Editor’s Note: This five-week series is dedicated to examining the five most common Ps of a typical marketing mix and assessing how they relate to recruitment. Today’s post focuses on people; the remaining concepts – placement and promotion – will run in sequential order every Tuesday over the next couple weeks. For a look at assessments on product and price, view my previous posts.
Regardless of the business, the people involved with producing a product or a service inevitably shape the final outcome. While the nature of a particular business certainly renders some attributes more influential than others, the appearance, attitudes, experience, and beliefs of staff impact the sale of a product. In service-based businesses, like restaurants and retail, the appearance of staff reinforces commitments the company makes to health, safety, and brand position. Uniforms and service standards are just two ways businesses seek to deliver on their brand promise through their agents. These define the claims made by the company – whether it is to be the number one luxury retailer or safest car manufacturer.
A company’s people are often called upon to respond to crisis and serve as a testament to a brand promise. Toyota, who issued recalls of roughly 2.3 million vehicles in January 2010, created a series of videos featuring employees stating their commitment to safety. A number of technicians, engineers, plant employees, and dealers discussed the recall and how they planned to move forward. In another example, Domino’s created “The Pizza Turnaround” documentary featuring actual employees and their reactions to consumer opinions. The project featured people from all departments – from chefs and senior leaders to marketing and product management – who openly addressed criticism uncovered online and in focus groups.
So how do people impact recruitment? The individuals within your organization can be your biggest advocates, or the most compelling deterrent in your pursuit of top talent. Employers tell us that employee referrals are often the number one source of hire, even when the awareness of an employee referral incentive is low. What this tells us is that people are passionate about where they work. So much time is spent at work and whether the experience is good or bad – people talk.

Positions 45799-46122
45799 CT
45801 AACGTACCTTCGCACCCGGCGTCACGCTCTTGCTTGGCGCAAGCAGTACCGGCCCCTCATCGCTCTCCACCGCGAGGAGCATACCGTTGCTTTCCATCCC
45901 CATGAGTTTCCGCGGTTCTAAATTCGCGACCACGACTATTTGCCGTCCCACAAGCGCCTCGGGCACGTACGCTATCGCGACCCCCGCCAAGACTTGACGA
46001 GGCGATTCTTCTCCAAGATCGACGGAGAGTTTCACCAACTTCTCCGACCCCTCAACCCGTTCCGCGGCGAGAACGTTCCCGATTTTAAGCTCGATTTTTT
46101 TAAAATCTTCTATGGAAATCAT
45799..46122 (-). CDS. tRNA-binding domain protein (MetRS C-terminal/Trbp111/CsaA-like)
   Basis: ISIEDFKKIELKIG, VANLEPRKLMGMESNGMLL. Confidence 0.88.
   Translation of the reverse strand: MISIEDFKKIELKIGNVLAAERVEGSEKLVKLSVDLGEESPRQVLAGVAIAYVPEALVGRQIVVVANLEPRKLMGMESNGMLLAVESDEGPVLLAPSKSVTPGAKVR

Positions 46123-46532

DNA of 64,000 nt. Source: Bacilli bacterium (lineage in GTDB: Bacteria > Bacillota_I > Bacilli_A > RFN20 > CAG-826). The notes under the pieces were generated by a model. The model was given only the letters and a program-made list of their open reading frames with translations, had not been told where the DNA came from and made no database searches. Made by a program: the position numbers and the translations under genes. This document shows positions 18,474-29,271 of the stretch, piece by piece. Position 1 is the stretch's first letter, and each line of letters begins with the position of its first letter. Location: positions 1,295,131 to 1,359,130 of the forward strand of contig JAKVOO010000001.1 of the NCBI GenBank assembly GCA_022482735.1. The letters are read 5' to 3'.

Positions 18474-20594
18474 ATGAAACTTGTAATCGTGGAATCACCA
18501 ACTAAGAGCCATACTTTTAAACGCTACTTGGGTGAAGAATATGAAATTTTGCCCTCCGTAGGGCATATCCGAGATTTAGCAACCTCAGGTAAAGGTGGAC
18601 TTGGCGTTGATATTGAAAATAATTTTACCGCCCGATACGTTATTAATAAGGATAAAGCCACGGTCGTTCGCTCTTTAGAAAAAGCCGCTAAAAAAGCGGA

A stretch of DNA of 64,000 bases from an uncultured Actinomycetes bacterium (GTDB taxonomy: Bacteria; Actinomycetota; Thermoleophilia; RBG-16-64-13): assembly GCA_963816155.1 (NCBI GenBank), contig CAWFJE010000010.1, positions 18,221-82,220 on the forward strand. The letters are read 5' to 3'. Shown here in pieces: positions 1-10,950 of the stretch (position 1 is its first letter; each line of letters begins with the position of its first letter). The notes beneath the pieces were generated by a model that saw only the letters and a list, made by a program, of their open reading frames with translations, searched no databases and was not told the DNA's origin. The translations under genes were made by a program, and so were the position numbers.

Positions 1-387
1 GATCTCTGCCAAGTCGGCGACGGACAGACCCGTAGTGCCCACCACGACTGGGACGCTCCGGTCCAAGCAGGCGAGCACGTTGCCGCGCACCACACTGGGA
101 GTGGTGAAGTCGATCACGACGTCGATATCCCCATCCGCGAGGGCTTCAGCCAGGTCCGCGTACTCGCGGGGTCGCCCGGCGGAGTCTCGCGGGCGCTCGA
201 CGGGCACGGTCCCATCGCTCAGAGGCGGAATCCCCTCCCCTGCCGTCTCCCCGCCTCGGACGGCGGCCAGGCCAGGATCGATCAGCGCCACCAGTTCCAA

Creating opportunities for your passionate brand stewards to publicly endorse your company as a place to work is the cornerstone of social recruitment. The content you share on social media channels should be a combination of company-created messages and unsolicited testimony from real staff. Encourage employees to join your communities, interact with potential applicants, and take a vested interest in the conversation. Not only does this substantiate your claims as a desirable place to work, but it can serve as a research mechanism to see which messages are most effective with potential candidates.
Try this exercise: Ask functional area leaders within your business to identify key individuals who demonstrate company values and could serve as a mentor to potential applicants. You can also look to staff members who have been recognized for awards, participate in corporate volunteerism, or are active in affinity groups. Pull these individuals together and create short videos documenting why they believe your company is a great place to work or what they like best about their job. The videos don’t have to be extravagant (here are a few simple examples: SCA and CR Bard), but the faces of staff will serve as an interactive influence to outsiders. Use these videos to start conversations in social media and post them on your careers site.
Bottom line: Don’t make the mistake of excluding people from your recruitment marketing presence. Physical evidence is a fundamental part of effective persuasion, so encourage employee participation in official corporate-created social media communities – their credibility on working at your company will give potential applicants plenty of authentic proof to support your claims. Discuss important topics – like culture, growth potential, and benefits. Tap recently hired staff to talk about their experiences with your recruitment and on-boarding processes – two areas most companies fail to address, yet one of the topics four out of five job seekers want more transparency on. Promote referral bonus programs and invest in a job sharing application that integrates with Facebook or LinkedIn to give your staff easy ways to share job opportunities in their networks. Lastly, create internal channels for staff to feel heard in case negative issues arise. Without support internally, your authorities won’t defend you publicly.Related